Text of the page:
• A Master may be demoted by his peers.
  5. Grandmaster
    • There can be only one.
    • This rank is granted by the Masters
    • This rank is confirmed by the entire membership's mutual consent.
    • A Grandmaster may be demoted by his peers.

Your Four Sources of Power

Our primary mission is to enhance personal power for all members. Power is defined as the ability to act or release energy. Personal power emanates from your knowledge, money, time, and effort. By combining our power with other members we gain in all four sources of power, knowledge, money, time and effort.


If you know how something works, you have the power to have it work for you by allowing to do what it does naturally. For example, you would use a screwdriver to remove a screw, but it would be foolish to use a hammer for this job.


Money represents potential power. It is a medium of exchange. When you work for money it represents the value of your knowledge, time, and effort spent on the job. You can release that potential power by spending it. The wisest way to use this power is by investing it to create multiple streams of passive income.


Time is limited to what we can do now. The past is gone, but adds to our present experience. The future depends upon on what we do now. The only time that matters is the ever-present NOW. We can use it wisely, or squander it. Time is the currency of life. Only you can determine how it is spent. Be cautious and frugal, otherwise people might spend it for you.


No matter how well we plan, or what we dream, nothing of consequence will follow without effort. We must act, otherwise our dreams shall remain dreams.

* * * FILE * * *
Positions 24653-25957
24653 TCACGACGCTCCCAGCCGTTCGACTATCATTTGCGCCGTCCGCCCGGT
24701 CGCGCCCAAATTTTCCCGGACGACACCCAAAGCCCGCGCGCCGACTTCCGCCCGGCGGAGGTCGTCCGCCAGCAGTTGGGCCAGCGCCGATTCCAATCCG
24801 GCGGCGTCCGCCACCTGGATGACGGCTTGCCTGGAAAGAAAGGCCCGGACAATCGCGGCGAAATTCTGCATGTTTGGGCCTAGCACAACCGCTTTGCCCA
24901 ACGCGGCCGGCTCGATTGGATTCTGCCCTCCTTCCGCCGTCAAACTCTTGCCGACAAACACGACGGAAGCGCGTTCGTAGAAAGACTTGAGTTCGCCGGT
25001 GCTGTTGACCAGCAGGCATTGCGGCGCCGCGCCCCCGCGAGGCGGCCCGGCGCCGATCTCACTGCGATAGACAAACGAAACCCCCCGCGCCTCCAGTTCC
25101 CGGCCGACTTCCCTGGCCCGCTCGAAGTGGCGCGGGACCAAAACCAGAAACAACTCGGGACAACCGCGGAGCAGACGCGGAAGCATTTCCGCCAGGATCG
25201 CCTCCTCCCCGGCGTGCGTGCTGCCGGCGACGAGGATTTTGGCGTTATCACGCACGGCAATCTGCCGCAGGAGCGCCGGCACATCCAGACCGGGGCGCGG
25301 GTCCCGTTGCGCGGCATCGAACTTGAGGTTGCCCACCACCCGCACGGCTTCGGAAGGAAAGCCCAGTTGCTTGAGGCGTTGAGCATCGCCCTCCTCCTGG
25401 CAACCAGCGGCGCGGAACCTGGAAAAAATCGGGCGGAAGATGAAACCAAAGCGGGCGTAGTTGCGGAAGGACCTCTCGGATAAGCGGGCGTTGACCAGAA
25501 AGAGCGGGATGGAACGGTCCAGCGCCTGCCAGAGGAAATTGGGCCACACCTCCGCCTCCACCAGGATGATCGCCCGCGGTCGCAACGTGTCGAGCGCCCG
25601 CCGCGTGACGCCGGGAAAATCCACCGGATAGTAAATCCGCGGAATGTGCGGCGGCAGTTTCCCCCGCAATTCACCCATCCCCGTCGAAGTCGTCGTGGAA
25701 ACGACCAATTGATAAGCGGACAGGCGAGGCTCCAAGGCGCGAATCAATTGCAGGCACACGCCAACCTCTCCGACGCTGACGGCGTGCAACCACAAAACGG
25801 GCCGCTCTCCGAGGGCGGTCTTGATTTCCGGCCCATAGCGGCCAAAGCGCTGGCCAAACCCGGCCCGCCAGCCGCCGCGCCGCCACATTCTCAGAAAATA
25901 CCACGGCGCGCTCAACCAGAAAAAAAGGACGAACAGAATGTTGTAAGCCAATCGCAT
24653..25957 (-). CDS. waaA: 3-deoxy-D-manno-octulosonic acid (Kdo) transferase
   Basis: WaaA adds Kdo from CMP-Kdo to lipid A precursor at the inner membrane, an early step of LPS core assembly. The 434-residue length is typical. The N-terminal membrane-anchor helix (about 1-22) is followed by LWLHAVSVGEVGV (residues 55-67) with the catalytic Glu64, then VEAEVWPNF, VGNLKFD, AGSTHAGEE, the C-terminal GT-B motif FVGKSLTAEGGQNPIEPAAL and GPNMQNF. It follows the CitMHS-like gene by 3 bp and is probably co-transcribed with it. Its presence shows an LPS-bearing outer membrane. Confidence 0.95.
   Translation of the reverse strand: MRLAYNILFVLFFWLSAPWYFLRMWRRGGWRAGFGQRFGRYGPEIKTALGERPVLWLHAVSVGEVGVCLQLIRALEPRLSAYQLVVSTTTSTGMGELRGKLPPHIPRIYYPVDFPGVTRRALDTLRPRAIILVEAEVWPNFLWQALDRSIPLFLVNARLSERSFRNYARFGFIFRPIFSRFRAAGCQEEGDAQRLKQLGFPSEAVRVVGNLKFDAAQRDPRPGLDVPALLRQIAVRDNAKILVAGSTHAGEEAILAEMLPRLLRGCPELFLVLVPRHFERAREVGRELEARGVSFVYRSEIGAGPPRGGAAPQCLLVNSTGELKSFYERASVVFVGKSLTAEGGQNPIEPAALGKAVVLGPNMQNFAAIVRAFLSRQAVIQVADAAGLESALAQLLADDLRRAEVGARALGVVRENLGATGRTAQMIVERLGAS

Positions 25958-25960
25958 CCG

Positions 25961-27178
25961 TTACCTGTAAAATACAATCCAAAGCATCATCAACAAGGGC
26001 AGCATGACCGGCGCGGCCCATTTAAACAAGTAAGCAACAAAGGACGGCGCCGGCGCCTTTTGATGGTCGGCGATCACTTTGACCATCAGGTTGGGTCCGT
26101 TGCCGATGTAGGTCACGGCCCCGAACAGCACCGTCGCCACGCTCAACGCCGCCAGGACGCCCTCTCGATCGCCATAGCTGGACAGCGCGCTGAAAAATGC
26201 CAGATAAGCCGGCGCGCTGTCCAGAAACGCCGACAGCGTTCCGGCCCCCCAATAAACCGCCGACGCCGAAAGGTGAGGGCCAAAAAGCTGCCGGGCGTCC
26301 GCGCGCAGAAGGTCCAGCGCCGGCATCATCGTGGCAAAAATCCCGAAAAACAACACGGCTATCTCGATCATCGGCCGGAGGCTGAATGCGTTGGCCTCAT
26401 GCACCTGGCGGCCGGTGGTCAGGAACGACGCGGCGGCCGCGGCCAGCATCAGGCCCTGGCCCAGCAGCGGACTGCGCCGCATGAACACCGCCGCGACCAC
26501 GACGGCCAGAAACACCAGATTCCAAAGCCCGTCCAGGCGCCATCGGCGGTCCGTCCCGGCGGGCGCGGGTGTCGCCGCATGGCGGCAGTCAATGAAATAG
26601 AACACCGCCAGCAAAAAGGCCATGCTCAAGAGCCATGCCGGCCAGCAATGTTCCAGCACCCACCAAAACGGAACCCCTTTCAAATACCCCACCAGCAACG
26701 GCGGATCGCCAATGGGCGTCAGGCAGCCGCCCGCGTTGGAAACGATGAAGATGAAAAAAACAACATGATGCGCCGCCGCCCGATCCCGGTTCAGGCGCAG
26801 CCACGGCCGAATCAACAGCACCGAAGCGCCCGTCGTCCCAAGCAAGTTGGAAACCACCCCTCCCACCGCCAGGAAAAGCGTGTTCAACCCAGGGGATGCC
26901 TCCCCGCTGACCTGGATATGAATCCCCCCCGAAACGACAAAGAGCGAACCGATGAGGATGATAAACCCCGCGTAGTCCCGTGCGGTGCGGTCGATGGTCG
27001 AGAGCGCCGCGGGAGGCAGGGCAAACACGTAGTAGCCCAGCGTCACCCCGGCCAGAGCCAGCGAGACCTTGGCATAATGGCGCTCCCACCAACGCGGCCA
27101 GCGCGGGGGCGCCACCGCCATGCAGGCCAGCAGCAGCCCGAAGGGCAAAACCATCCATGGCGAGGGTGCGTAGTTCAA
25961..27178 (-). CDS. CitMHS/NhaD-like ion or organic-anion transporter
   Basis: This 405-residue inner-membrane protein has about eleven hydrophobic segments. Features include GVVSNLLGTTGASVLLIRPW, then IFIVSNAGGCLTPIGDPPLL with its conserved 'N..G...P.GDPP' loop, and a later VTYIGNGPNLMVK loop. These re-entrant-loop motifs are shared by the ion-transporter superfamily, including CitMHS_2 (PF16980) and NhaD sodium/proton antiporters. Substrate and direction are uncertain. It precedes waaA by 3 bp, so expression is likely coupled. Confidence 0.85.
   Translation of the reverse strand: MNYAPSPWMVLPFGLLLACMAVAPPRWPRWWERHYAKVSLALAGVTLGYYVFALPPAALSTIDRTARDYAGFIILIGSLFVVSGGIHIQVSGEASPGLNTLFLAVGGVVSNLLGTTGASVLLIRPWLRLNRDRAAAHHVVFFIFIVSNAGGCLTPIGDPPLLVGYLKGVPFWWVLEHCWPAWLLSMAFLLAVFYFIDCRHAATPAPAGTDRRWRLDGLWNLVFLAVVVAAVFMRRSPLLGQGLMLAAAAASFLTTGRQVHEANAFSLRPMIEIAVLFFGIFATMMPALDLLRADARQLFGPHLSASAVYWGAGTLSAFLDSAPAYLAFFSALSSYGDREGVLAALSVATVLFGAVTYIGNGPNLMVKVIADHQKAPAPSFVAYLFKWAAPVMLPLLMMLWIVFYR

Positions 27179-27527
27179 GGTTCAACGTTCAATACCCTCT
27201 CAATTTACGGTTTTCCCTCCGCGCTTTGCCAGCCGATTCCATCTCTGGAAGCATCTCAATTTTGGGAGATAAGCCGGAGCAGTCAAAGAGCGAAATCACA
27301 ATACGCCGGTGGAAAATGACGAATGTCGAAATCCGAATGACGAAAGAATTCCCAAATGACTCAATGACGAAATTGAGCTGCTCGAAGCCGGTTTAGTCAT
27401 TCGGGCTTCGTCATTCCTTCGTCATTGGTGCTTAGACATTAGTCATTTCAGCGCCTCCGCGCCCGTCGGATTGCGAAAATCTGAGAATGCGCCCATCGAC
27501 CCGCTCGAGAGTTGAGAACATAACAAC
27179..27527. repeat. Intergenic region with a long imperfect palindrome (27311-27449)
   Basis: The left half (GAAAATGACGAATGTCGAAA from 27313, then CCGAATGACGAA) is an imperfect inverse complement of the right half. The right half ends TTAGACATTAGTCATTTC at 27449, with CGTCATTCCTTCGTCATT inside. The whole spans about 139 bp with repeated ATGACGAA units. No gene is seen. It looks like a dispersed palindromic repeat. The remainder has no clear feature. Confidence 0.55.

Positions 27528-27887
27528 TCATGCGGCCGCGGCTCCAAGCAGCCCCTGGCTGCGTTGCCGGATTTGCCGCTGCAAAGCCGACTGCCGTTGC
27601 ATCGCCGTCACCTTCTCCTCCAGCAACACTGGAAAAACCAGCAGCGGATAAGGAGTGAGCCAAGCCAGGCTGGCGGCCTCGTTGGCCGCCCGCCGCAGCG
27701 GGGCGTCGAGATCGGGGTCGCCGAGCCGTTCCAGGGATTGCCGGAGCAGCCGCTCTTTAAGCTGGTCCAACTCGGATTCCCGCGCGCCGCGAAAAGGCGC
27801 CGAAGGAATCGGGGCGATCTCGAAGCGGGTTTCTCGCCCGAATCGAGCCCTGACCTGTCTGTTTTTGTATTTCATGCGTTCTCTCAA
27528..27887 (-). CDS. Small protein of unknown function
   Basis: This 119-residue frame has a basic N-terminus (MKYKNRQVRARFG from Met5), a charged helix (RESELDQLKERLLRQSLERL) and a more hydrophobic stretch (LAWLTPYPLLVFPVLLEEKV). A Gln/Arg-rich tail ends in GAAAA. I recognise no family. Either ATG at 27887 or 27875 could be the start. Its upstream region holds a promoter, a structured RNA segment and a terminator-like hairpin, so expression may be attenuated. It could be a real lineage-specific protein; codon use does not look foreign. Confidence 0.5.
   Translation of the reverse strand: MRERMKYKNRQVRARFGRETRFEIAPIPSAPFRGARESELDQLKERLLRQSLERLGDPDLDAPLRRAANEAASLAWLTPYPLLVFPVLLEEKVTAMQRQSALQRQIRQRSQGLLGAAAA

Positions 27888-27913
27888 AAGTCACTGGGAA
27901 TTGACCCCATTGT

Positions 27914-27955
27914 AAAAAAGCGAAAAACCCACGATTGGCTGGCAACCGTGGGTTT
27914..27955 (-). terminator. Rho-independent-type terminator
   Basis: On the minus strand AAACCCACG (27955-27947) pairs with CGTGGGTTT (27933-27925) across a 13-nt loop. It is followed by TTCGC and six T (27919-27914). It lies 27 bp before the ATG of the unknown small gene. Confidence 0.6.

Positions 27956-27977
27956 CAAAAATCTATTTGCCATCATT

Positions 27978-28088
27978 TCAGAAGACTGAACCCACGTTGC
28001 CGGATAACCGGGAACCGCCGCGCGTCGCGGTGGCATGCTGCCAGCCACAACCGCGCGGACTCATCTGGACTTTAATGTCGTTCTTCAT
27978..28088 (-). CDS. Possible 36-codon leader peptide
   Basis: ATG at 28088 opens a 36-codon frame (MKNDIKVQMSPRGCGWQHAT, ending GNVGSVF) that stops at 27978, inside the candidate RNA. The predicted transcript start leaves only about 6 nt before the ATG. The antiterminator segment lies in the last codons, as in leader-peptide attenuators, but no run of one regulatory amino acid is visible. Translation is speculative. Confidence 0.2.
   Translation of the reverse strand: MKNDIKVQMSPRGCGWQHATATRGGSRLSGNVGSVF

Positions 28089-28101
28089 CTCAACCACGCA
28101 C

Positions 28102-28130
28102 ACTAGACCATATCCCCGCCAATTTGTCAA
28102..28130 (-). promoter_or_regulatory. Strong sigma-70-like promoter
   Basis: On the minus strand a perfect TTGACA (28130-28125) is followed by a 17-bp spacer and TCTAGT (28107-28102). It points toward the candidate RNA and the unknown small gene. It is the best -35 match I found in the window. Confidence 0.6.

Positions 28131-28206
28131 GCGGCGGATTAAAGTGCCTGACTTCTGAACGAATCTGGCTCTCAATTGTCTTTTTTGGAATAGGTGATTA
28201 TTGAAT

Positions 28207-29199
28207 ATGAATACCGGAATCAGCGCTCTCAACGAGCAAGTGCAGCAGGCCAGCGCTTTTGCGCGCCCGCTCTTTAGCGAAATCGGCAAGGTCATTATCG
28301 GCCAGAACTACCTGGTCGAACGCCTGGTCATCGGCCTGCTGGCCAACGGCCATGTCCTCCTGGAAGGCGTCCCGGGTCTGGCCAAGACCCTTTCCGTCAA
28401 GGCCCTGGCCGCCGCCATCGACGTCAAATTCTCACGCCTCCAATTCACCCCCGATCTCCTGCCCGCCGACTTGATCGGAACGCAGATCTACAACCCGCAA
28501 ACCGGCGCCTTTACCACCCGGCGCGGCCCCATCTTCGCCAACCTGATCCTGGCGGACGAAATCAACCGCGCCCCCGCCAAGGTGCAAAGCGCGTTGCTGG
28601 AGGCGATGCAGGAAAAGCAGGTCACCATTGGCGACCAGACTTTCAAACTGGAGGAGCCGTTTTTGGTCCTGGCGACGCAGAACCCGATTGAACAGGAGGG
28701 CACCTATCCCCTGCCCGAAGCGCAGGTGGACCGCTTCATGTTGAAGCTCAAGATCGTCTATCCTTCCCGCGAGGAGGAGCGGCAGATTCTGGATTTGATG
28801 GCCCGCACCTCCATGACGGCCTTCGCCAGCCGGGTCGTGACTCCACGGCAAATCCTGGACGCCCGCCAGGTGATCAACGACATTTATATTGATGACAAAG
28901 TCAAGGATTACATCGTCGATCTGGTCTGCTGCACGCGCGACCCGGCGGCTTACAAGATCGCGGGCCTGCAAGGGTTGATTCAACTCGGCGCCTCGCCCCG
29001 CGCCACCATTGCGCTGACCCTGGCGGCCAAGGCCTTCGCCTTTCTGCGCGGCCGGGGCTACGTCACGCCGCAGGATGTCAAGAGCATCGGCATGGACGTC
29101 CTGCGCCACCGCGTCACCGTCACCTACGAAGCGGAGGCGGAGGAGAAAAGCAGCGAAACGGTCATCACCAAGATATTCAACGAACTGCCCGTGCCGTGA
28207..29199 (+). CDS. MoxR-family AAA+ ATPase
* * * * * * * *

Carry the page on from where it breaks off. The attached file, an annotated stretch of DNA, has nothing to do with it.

Suggested Projects

We should consider setting up a Limited Liability Corporation (LLC) for buying, selling, and providing transportation services. The corporation shall be owned and operated by some of our members for the benefit of all members. It shall not be owned by outsiders. We must not lose control of it. Having a corporation provides us with safety while handling business affairs and a way to transfer ownership easily between members. It will cost $149 to $359 plus the state filing fee to incorporate. The state filing fee for Delaware is $140, in Kansas it is $165, and for Missouri the filing fee is $105.

Once our corporation is established we can use it to provide member services and to save or make money. For example, by buying in bulk with a minimum order of $200.00, we can get new disposable lighters for 10 cents each (retail $1.00). We can get a four pack of AA batteries for 68 cents a pack (retail $4.00). We can even buy truckloads of wholesale merchandise for about $7,000.00. All of this can be resold to our members at our cost. Understand, we intend to profit with our members, not from our members.

This car sold at a no-reserve auction for $200!

We have also been monitoring cars and found some very good deals. For example, the car above from a government outlet had a sticker price of $1,650.00 but sold on auction for $200.00! We could buy and sell these autos to make a profit. Or we could keep them to provide transportation services. Or, we could do both.

In any case, as a member, you have the opportunity to profit from our activities.

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Tags: Introduction, association, co-op, management